About this Course
4.6
142 ratings
32 reviews
100% online

100% online

Start instantly and learn at your own schedule.
Flexible deadlines

Flexible deadlines

Reset deadlines in accordance to your schedule.
Beginner Level

Beginner Level

Hours to complete

Approx. 14 hours to complete

Suggested: 5 weeks, 3-5 hours/week ...
Available languages

English

Subtitles: English
100% online

100% online

Start instantly and learn at your own schedule.
Flexible deadlines

Flexible deadlines

Reset deadlines in accordance to your schedule.
Beginner Level

Beginner Level

Hours to complete

Approx. 14 hours to complete

Suggested: 5 weeks, 3-5 hours/week ...
Available languages

English

Subtitles: English

Syllabus - What you will learn from this course

Week
1
Hours to complete
3 hours to complete

What is a Graph?

What are graphs? What do we need them for? This week we'll see that a graph is a simple pictorial way to represent almost any relations between objects. We'll see that we use graph applications daily! We'll learn what graphs are, when and how to use them, how to draw graphs, and we'll also see the most important graph classes. We start off with two interactive puzzles. While they may be hard, they demonstrate the power of graph theory very well! If you don't find these puzzles easy, please see the videos and reading materials after them....
Reading
14 videos (Total 52 min), 5 readings, 5 quizzes
Video14 videos
Knight Transposition2m
Seven Bridges of Königsberg4m
What is a Graph?7m
Graph Examples2m
Graph Applications3m
Vertex Degree3m
Paths5m
Connectivity2m
Directed Graphs3m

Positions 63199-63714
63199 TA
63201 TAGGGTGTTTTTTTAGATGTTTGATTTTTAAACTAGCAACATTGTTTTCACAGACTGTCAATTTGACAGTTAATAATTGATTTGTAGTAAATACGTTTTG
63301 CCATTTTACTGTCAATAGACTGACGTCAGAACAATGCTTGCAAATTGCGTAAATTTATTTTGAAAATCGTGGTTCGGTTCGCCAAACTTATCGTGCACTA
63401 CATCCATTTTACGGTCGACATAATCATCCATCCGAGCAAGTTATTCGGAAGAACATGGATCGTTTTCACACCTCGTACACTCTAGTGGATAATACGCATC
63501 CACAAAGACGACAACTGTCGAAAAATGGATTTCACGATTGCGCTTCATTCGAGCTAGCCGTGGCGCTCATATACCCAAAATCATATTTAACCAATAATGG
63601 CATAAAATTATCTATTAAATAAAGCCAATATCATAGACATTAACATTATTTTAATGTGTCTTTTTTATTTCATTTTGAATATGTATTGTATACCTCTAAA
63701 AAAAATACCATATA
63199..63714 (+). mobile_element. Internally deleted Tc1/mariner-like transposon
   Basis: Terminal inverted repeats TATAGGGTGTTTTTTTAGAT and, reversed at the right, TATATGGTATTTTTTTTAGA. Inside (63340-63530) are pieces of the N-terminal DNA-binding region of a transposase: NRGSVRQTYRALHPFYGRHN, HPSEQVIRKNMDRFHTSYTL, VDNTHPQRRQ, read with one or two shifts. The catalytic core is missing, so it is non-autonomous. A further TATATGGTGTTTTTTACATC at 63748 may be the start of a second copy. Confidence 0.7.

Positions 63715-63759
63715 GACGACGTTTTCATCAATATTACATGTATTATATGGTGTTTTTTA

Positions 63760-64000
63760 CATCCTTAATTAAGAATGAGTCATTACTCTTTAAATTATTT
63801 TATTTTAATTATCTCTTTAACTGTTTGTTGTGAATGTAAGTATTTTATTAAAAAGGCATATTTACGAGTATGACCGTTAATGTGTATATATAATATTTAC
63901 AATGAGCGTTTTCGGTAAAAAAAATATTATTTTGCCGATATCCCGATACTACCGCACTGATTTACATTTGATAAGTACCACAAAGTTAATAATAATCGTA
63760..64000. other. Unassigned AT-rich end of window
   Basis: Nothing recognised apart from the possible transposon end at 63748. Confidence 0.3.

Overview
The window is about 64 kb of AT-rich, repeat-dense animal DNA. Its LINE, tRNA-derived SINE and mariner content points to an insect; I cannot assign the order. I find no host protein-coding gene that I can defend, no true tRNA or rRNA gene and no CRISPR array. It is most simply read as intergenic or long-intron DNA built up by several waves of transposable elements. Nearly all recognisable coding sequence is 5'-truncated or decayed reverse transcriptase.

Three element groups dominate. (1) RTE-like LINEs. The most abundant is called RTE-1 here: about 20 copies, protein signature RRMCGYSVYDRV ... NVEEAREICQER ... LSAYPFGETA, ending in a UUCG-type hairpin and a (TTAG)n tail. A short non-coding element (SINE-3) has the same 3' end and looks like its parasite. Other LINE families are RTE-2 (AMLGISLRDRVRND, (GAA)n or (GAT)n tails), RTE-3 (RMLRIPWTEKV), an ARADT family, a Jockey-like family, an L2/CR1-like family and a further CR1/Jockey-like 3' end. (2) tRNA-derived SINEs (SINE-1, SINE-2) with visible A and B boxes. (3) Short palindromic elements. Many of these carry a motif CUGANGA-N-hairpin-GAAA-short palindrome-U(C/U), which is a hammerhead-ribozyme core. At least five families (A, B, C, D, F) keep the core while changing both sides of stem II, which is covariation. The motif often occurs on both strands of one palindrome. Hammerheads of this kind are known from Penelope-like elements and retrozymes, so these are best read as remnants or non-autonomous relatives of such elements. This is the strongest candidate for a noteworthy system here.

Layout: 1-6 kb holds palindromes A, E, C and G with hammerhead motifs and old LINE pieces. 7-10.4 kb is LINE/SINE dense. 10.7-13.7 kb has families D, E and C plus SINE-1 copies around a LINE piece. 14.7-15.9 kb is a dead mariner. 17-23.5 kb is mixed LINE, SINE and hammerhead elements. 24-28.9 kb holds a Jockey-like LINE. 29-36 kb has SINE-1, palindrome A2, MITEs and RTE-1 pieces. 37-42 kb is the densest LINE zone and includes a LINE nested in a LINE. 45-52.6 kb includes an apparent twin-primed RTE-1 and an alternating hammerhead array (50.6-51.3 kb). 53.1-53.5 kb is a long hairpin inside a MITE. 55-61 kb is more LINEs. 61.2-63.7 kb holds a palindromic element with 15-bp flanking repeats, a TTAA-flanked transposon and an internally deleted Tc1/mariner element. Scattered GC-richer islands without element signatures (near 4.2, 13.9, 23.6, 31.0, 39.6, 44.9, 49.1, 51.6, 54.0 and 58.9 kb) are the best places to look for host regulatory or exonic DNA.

Weighted Graphs2m
Paths, Cycles and Complete Graphs2m
Trees6m
Bipartite Graphs4m
Reading5 readings
Slides1m
Slides1m
Slides1m
Slides1m
Glossary10m
Quiz2 practice exercises
Definitions10m
Graph Types10m
Week
2
Hours to complete
5 hours to complete

CYCLES

We’ll consider connected components of a graph and how they can be used to implement a simple program for solving the Guarini puzzle and for proving optimality of a certain protocol. We’ll see how to find a valid ordering of a to-do list or project dependency graph. Finally, we’ll figure out the dramatic difference between seemingly similar Eulerian cycles and Hamiltonian cycles, and we’ll see how they are used in genome assembly! ...
Reading
12 videos (Total 89 min), 4 readings, 6 quizzes
Video12 videos
Total Degree5m
Connected Components7m
Guarini Puzzle: Code6m
Lower Bound5m
The Heaviest Stone6m
Directed Acyclic Graphs10m
Strongly Connected Components7m
Eulerian Cycles4m
Eulerian Cycles: Criteria11m
Hamiltonian Cycles4m
Genome Assembly12m
Reading4 readings
Slides1m
Slides1m
Slides1m
Glossary10m
Quiz4 practice exercises
Computing the Number of Edges10m
Number of Connected Components10m
Number of Strongly Connected Components10m
Eulerian Cycles2m
Week
3
Hours to complete
3 hours to complete

Graph Classes

This week we will study three main graph classes: trees, bipartite graphs, and planar graphs. We'll define minimum spanning trees, and then develop an algorithm which finds the cheapest way to connect arbitrary cities. We'll study matchings in bipartite graphs, and see when a set of jobs can be filled by applicants. We'll also learn what planar graphs are, and see when subway stations can be connected without intersections. Stay tuned for more interactive puzzles!...
Reading
11 videos (Total 55 min), 4 readings, 6 quizzes
Video11 videos
Trees8m
Minimum Spanning Tree6m
Job Assignment3m
Bipartite Graphs5m
Matchings3m
Hall's Theorem7m
Subway Lines1m
Planar Graphs3m
Euler's Formula4m
Applications of Euler's Formula7m
Reading4 readings
Slides1m
Slides1m
Slides1m
Glossary10m
Quiz3 practice exercises
Trees10m
Bipartite Graphs10m
Planar Graphs10m
Week
4
Hours to complete
4 hours to complete

Graph Parameters